Barbara Walters was born to Dena (Selett) and Lou Walters on September 25, 1931, in Boston, Massachusetts, USA. Her only brother, Burton, had died of pneumonia before Barbara was born, and her sister, Jacqueline, was born mentally handicapped. Her father operated a number of nightclubs, resulting in Barbara attending schools in Boston, New York City, and Miami Beach, Florida. Because of this lifestyle, Walters grew up a lonely and shy child and was especially close to her only playmate and sister, Jacqueline.
Walters earned a bachelor’s degree in English from Sarah Lawrence College in 1954. After working briefly as a secretary she landed a job with the National Broadcasting Company’s (NBC) New York affiliate WRCA-TV where she quickly rose to producer and writer. She also held various writing and public relations jobs, including a stint as a women’s program producer at WPIX-TV in New York City.
Walters’s abilities and experience in research, writing, filming, and editing earned her a job as news and public affairs producer for Columbia Broadcasting System (CBS) television. There she wrote materials for noted personalities who appeared on the CBS morning show that competed with NBC’s Today program. She left CBS because she believed further advancement was unlikely.
MOVING IN FRONT OF THE CAMERA
In 1961, Walters was hired by NBC as a writer with an occasional on-the-air feature for the Today show. Within three years, Walters became an on-camera interviewer and persuaded such notables as Mamie Eisenhower, Anwar Sadat, and H. R. Haldeman to appear with her.
Meanwhile, a number of different “show business” women held the post as the ” Today girl,” but none had a journalism background. Mainly they engaged in small talk and read commercials. Some at NBC began to think a different kind of woman might help the show. When the spot was unexpectedly opened, Walters was given the ” Today girl” slot on a trial basis. The public readily accepted this bright, on-the-air newswoman, who also continued to write and produce much of her own material.
Today featured stories by Walters that included socially significant topics, and frequently she got on-the-spot experience which gave her reports even more credibility. In 1974, Walters was named cohost of the Today show. By then, her status as a broadcaster had risen to such heights that she had twice been named to Harper’s Bazaar ‘s list of “100 Women of Accomplishment” (1967 and 1971), Ladies Home Journal’s “75 Most Important Women” (1970), and Time ‘s “200 Leaders of the Future” (1974).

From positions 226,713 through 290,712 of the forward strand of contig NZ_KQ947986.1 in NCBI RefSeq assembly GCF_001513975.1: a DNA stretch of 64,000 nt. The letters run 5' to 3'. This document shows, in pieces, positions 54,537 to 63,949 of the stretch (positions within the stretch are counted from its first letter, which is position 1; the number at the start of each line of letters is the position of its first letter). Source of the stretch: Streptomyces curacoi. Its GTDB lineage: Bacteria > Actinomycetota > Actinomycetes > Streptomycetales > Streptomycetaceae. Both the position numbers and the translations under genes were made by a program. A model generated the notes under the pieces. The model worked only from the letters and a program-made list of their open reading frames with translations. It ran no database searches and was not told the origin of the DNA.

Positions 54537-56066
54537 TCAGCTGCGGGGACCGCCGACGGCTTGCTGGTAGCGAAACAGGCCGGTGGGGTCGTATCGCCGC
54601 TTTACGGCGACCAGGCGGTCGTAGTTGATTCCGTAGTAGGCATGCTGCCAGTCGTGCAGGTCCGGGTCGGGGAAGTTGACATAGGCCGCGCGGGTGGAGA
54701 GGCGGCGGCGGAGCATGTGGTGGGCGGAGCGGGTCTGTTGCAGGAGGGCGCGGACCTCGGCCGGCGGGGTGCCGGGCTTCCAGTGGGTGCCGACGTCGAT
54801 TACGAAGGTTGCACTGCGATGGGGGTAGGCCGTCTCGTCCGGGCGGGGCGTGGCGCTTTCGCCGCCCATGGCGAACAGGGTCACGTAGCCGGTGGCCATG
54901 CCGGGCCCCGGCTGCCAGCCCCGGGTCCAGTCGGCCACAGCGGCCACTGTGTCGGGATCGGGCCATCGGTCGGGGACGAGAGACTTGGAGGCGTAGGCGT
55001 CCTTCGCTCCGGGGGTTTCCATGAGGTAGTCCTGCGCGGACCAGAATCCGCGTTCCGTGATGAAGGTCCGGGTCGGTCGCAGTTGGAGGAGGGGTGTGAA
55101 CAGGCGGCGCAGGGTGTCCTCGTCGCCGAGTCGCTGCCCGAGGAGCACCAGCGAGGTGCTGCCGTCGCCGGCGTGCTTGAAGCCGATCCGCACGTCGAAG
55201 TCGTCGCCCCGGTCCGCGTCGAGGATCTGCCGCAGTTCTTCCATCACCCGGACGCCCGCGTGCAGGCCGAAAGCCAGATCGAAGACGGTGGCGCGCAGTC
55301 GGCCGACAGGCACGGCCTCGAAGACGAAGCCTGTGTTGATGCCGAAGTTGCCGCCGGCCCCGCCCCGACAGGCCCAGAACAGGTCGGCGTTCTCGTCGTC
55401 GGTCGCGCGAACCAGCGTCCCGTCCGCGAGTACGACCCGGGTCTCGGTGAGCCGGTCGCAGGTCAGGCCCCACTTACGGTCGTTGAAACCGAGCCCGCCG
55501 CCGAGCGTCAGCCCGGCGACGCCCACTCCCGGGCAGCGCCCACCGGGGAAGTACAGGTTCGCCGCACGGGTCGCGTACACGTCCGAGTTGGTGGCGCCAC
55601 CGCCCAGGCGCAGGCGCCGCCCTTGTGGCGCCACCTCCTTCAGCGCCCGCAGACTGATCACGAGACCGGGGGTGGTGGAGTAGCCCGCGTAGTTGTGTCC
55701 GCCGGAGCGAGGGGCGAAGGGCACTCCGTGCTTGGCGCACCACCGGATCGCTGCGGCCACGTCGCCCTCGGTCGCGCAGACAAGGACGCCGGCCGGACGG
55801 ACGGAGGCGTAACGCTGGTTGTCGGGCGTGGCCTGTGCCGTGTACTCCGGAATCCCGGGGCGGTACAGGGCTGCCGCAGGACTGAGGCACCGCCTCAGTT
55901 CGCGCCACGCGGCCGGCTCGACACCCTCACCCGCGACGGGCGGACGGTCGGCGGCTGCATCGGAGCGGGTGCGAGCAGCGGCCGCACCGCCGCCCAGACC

In 1976, Walters accepted a million-dollar-a-year contract for five years to move to ABC, where she became television’s first network anchorwoman, the most prestigious job in television journalism. She also anchored and produced four prime-time specials and sometimes hosted or appeared on the network’s other news and documentary programs. Her contract stirred professional criticism and jealousy. It not only doubled her income from NBC and her syndicated show, Not For Women Only, but it also made her the highest paid newscaster in history at that time.
Executives of other networks cried that their established anchors might demand salary increases, questioned what they perceived as a “show biz” tint to the dry task of news reporting, and questioned whether the public would accept a woman news anchor. Despite Walters’s sharp, probing interviewing techniques, she seldom seemed to alienate the person she was interviewing. She revealed some of the secrets of her success in her book How to Talk With Practically Anybody About Practically Anything (1970).
STILL ON TOP
Walters has had a reputation for often being the first to interview world leaders. During the 1996 presidential campaign she interviewed the first African American Chair of the Joint Chiefs of Staff, General Colin Powell, after his retirement from the military. She has also had exclusive interviews with both Christopher Darden and Robert Shapiro of the O. J. Simpson murder trial, noted by the media as one of the most controversial murder trials of the twentieth century. Walters also had exclusive interviews with billionaire David Geffen, then with Christopher Reeve following the horseback riding fall that left him paralyzed. In 1999, Walters was the first to be granted a public interview by Monica Lewinsky, the former White House intern whose affair with President Bill Clinton led to his impeachment trial by the U.S. House of Representatives.
Walters’s elevation to top-paid broadcaster was credited with raising the status of other women journalists. Her own prowess as a broadcaster exploring socially important issues and as top-notch interviewer were undeniable. In addition, she excelled at bringing to the television public subjects that ranged from show business personalities to heads of state.